Why You Shouldn’t Come to the Raising Godly Kids Conference

a guest post by Seymour Q. Relativist

I am writing to dissuade you from attending Coram Deo Church’s Raising Godly Kids conference.  As a graduate student in psychology, I object to the very existence of this conference. It is an affront to progress, equality, and freedom itself, as anyone can see just by examining the three-word title.

Let’s start with the word “Raising.” Haven’t we finally moved past the tyrannical idea that parents should raise children? Raising seems to imply passing along values, convictions, and skills. It implies that parents are in authority and children are under authority. What a backward, old-fashioned, positively despotic notion! Children don’t need to be raised. They need to be left alone. They must be free to develop their own values, ideals, and dreams, mentored by their peers, the media, and especially the professors at the local university (who are, after all, the REAL experts on everything). In fact, parental authority is the problem in this world. If parents would stop trying to exercise authority, kids would have nothing to rebel against – and rebellion would become a thing of the past, like God.

Which brings us to the second word in the title: “Godly.” Only a fool would want their child to be known as “godly.” God is dead, as Nietzsche and Darwin have clearly demonstrated. If parents want their children to succeed in the modern world, they should long for them to be atheistic, liberal, and worldly. Away with superstitious religious dogma and moral absolutes! Ethics are relative. What’s right for one might be wrong for another, and vice versa. If a child wants to become a transsexual, a pornographer, or a liberal politician, who are parents to say such things are “wrong?” Children are individuals, and as such, they deserve the total autonomous freedom that is due every individual. When the last vestiges of tradition, transcendence, and religious morality have vanished from the earth, then we’ll finally be the enlightened society we’ve been trending toward. Any conference that champions “godly” kids ought to be opposed on the basic principles of free thought.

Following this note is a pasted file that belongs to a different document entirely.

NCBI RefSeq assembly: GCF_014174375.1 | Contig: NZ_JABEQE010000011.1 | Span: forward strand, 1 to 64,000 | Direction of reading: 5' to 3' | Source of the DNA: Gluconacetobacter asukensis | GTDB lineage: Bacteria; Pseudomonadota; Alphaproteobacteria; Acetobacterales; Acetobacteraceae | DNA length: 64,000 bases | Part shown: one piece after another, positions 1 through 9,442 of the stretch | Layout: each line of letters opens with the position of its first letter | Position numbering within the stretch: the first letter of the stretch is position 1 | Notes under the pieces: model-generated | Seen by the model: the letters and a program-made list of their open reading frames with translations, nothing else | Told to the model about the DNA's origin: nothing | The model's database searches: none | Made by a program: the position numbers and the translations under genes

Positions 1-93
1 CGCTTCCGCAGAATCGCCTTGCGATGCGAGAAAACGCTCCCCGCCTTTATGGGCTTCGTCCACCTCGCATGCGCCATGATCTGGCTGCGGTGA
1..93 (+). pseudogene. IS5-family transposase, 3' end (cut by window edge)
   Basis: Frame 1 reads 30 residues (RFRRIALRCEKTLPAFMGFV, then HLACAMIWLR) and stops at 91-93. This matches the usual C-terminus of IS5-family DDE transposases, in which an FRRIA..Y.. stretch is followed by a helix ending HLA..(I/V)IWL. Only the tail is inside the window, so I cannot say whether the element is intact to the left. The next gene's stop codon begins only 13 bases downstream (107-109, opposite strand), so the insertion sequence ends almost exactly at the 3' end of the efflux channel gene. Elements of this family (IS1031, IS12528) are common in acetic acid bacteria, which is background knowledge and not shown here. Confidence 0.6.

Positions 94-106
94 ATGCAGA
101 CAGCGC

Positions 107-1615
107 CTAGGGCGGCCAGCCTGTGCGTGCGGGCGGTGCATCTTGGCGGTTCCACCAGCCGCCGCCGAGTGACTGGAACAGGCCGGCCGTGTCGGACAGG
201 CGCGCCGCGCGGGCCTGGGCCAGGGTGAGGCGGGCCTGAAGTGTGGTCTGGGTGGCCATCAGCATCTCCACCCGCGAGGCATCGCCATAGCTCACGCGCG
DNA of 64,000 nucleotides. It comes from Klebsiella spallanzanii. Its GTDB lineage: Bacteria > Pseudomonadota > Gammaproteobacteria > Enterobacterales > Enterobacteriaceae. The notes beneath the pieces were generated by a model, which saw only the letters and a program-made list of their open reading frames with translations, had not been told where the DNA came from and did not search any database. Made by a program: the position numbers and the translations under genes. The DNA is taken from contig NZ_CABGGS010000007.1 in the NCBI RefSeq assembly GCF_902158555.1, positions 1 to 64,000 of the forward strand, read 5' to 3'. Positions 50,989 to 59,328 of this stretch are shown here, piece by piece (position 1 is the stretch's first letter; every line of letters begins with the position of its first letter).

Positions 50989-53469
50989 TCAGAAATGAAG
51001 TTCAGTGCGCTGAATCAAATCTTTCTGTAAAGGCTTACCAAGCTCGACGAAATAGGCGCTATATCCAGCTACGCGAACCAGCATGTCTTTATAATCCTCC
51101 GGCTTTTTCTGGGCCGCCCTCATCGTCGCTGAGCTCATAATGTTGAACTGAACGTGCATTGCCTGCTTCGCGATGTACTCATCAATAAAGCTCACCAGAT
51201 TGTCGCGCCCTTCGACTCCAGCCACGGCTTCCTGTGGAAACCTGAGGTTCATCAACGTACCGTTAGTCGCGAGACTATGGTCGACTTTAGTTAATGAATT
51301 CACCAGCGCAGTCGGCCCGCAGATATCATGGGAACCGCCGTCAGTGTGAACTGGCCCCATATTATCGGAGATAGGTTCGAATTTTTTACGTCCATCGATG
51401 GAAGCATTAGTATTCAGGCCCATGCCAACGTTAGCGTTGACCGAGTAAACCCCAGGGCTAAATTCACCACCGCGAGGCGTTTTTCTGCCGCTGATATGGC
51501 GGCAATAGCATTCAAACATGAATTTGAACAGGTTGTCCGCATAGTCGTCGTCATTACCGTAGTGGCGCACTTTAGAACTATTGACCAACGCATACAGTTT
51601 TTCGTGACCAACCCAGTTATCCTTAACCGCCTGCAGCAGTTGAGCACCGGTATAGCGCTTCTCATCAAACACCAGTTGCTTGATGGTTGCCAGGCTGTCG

Finally, let’s talk about the word “Kids.” Seems harmless, right? Wrong. It reveals a basic flaw of the religious view of the world. Religious people are always dividing the world into categories – good/evil, believer/unbeliever, teacher/student, parent/child. Such dichotomies are merely hierarchies of power designed to maintain the privilege of the dominant class. Nevermind that this paragraph creates the same power play toward those who disagree with me. I paid good money for an undergrad liberal arts degree. Look, over there! A bigoted homophobe!

In conclusion, my dear readers, the core problem with this conference is that it assumes there are “right” and “wrong” ways to raise children. It purports to instill a vision for parenting that has definitive truth content. And of course, we all know that anything that claims to be true can’t be, because there is no such thing as Truth. It’s not even possible to differentiate good parenting from bad parenting, because that would imply some standard of judgment.

Why risk making parents feel bad? Parenting is a tough enough job already. I say, let every mother and father just do what seems right to them. In the end, if their kids turn out to be selfish, foolish, or wicked – well, that could have happened to anyone’s kids. I say: “You did the best you could.” (And I mean “best” in the totally non-evaluative sense of the word.)

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